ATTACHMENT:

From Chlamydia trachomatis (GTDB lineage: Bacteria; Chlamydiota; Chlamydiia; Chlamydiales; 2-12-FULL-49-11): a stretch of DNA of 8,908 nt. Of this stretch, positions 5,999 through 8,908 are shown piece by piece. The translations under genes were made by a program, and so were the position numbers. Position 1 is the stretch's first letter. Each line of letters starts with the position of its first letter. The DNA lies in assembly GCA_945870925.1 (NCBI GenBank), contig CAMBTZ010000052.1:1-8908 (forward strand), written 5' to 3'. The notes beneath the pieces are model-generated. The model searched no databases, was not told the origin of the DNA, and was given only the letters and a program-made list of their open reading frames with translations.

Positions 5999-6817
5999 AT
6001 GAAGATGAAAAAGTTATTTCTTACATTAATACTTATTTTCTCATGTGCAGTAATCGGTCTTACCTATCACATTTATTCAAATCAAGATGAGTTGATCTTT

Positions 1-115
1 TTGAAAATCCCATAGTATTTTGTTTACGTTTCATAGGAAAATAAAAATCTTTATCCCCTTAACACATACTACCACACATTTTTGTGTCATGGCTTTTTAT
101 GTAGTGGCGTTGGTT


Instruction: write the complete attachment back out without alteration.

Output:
From Chlamydia trachomatis (GTDB lineage: Bacteria; Chlamydiota; Chlamydiia; Chlamydiales; 2-12-FULL-49-11): a stretch of DNA of 8,908 nt. Of this stretch, positions 5,999 through 8,908 are shown piece by piece. The translations under genes were made by a program, and so were the position numbers. Position 1 is the stretch's first letter. Each line of letters starts with the position of its first letter. The DNA lies in assembly GCA_945870925.1 (NCBI GenBank), contig CAMBTZ010000052.1:1-8908 (forward strand), written 5' to 3'. The notes beneath the pieces are model-generated. The model searched no databases, was not told the origin of the DNA, and was given only the letters and a program-made list of their open reading frames with translations.

Positions 5999-6817
5999 AT
6001 GAAGATGAAAAAGTTATTTCTTACATTAATACTTATTTTCTCATGTGCAGTAATCGGTCTTACCTATCACATTTATTCAAATCAAGATGAGTTGATCTTT

Positions 1-115
1 TTGAAAATCCCATAGTATTTTGTTTACGTTTCATAGGAAAATAAAAATCTTTATCCCCTTAACACATACTACCACACATTTTTGTGTCATGGCTTTTTAT
101 GTAGTGGCGTTGGTT